The initial manipulation of the squares of the prior art puzzle wherein the first letters are aligned in a predetermined sequence is relatively easy; however, as more of the squares are aligned in the preferred sequence, less room is available for manipulation of the remaining squares. Thus, the challenge becomes increasingly greater as the end of the puzzle nears. Such a prior puzzle requires eye hand coordination in moving the squares and intellectual concentration as the number of alternatives and moving of the squares. Successful completion of the prior art puzzle requires advance planning of several moves before the actual physical moving of the squares.
Such a prior art puzzle is challenging not only to children but also to adults and can provide many hours of entertainment while being intellectually stimulating.
An object of the present invention is to provide a new and improved puzzle that is increasingly challenging as the playing of the puzzle continues.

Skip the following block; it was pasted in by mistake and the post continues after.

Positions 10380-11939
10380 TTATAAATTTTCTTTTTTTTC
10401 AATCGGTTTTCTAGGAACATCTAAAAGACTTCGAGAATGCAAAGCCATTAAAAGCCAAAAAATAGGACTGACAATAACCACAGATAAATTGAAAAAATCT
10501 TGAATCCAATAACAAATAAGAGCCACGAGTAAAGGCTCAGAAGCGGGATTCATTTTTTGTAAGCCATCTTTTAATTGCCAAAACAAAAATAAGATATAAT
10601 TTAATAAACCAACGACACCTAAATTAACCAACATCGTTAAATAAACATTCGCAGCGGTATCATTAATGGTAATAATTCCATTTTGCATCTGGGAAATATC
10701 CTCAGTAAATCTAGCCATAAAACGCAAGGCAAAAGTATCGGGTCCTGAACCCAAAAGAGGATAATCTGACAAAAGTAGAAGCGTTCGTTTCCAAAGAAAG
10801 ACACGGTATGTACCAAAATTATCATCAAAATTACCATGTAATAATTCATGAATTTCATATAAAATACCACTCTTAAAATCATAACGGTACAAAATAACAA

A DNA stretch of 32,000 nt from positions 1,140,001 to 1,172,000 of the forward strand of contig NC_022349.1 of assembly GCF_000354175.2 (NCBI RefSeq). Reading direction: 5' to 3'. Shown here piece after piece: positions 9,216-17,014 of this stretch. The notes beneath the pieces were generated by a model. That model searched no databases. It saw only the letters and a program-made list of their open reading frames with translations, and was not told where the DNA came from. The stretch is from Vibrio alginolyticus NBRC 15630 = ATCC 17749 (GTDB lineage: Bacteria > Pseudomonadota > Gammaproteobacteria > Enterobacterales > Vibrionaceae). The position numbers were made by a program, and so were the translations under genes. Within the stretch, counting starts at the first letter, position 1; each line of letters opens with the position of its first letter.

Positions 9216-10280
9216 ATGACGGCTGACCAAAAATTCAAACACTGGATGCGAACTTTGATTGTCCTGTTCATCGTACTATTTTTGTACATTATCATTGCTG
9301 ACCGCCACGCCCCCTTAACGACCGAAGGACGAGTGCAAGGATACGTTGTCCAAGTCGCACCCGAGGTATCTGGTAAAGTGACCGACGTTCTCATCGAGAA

A further object of the present invention is to provide a new and improved puzzle that may be easily carried by either a child or an adult and may be played for a period of time, stored and playing with the puzzle continued from the point stopped when stored without any disruption in the game.
The present invention is directed to a new and improved puzzle the object of which is to place objects of the same color, configuration or indicia in a single container. The puzzle includes a plurality of containers each of which, except one, is intended to include, at the completion of the puzzle, only objects of the same color, configuration or indicia.
Specifically, the puzzle of the present invention includes a pair of base members rotatably secured together. Each of the base members includes a predetermined number of apertures in locations such that only one aperture in each base member may be aligned at a single time. An equal number of container members are secured to the base members in communication with a single aperture.